This device is a scalable, multi-channel, two-way communication device extending a typical base station by incorporating all of the major components of the telecommunications infrastructure.

You plug this femtocell into your home broadband connection, and as soon as you enter your home while talking on your cellphone, it starts using the femtocell device. Sprint is running a pilot test of AIRAVE in Denver and Indianapolis, and is planning to launch this service nationwide early next year.

It remains to be seen which technology will win over the consumers eventually. From the looks of it, it appears that the WiFi option would win out just from the ubiquitous hotspots that are sprouting up all over town. With a femtocell, on the other hand, you extend your coverage only within your home.

A resurgence in Lunar Exploration

November 12, 2007


Is there a race heating up with lunar orbiters suddenly becoming the focus of several nations around the globe?

The Chang’e 1 is an unmanned lunar orbiter from China’s CLEP that entered its one-year long lunar orbit early Monday. The $187 million mission is a key stepping stone in China’s quest to develop a lunar exploration program that includes a lunar rover and a probe to return soil samples from the moon’s surface. The spacecraft is named after the Chinese goddess of the Moon, Chang’e.

Only a month back, Japan completed the launch of its own lunar orbiter – Kaguya. KAGUYA consists of a Main Orbiter at 100km altitude and two small satellites (Relay Satellite and VRAD Satellite) in polar orbit. The scientific instruments on board the Main Orbiter will be used for the global mapping of lunar surface, magnetic field measurement, and gravity field measurement. According to JAXA, the name Kaguya was inspirted by the Tale of the Bamboo Cutter.

The name KAGUYA originates from “Kaguya-hime (Princess Kaguya)” in The Tale of the Bamboo Cutter (Taketori Monogatari). and many people overlapped the images of SELENE going to the Moon on an exploration mission and Kaguya-hime going back to the Moon.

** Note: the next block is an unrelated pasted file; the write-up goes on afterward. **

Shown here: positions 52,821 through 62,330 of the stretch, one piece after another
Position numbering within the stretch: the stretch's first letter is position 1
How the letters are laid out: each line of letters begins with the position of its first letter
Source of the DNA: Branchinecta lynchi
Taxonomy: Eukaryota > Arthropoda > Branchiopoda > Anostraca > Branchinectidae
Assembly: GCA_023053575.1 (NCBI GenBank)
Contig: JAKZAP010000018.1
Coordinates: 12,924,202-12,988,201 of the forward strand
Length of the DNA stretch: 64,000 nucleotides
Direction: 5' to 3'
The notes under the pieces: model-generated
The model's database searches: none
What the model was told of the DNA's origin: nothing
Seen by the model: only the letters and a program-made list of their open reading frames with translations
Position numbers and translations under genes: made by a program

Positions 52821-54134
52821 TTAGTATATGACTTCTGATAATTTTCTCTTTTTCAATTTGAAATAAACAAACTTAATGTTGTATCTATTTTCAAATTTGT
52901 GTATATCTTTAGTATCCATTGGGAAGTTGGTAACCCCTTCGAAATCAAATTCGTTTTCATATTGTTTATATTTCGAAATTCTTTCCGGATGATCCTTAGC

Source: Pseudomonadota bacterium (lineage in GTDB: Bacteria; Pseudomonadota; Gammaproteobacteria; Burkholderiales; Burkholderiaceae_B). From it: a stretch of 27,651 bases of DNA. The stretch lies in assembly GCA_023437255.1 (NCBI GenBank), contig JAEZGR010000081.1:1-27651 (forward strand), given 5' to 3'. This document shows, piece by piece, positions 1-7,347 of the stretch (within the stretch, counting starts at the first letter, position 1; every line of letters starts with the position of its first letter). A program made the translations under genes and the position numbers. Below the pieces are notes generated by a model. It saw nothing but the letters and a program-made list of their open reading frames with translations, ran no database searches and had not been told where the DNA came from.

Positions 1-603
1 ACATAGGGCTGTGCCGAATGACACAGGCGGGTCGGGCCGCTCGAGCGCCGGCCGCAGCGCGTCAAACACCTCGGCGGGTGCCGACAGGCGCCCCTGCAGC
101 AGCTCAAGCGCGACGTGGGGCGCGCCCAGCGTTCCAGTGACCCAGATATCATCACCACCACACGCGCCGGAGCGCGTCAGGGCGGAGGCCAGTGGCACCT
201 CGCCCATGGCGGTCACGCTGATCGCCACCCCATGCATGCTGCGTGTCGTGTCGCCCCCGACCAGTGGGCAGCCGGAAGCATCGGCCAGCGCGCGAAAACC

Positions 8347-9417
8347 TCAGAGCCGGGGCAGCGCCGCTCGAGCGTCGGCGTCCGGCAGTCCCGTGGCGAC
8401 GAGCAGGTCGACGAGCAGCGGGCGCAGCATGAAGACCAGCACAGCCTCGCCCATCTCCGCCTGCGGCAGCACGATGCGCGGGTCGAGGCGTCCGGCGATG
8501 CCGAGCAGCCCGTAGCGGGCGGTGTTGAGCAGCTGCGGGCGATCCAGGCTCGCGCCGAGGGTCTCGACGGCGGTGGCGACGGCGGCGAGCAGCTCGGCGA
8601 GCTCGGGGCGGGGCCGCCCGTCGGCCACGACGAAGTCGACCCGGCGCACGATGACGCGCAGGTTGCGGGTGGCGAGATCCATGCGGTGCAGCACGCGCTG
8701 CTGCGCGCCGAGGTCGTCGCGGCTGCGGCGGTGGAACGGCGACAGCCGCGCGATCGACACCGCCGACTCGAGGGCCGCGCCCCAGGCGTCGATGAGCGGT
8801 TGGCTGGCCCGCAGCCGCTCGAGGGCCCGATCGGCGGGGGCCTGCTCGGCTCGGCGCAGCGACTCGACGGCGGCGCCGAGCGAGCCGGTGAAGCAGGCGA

India is also planning its own launch of a lunar orbiter in April of 2008 – named Chandrayaan. Over a two-year period, it is intended to survey the lunar surface to produce a complete map of its chemical characteristics and 3-dimensional topography. Chandrayaan literally means moon-craft in sanskrit.

And finally, USA is planning to put the Lunar Reconnaisance Orbiter around the moon in October 2008. The first mission of NASA’s Robotic Lunar Exploration Program, it is designed to map the surface of the Moon and characterize future landing sites in terms of terrain roughness, usable resources, and radiation environment with the ultimate goal of facilitating the return of humans to the Moon.

Space race or not, these missions do add to the nation’s credibility for putting satellites in orbit. Apart from scouting for resources in Moon, these missions are also prove the technical merit of the nations involved, and could be a great source for technology exports.

GOOG-411’s ‘Biddy Biddy Boop’

November 10, 2007

GigaOM has a nice article on the origins of the ‘fetch audio‘ sound for Google’s GOOG-411 service. This is a free 411 service that can used to find businesses from a phone, and even connect to the business for free. The service has been around for several months now, and I am a big fan.

As the article says, the funny ‘Biddy Biddy Boop’ sound that plays while GOOG-411 is searching for the business is actually a voice recording from  Senior Voice Expert Bill Byrne.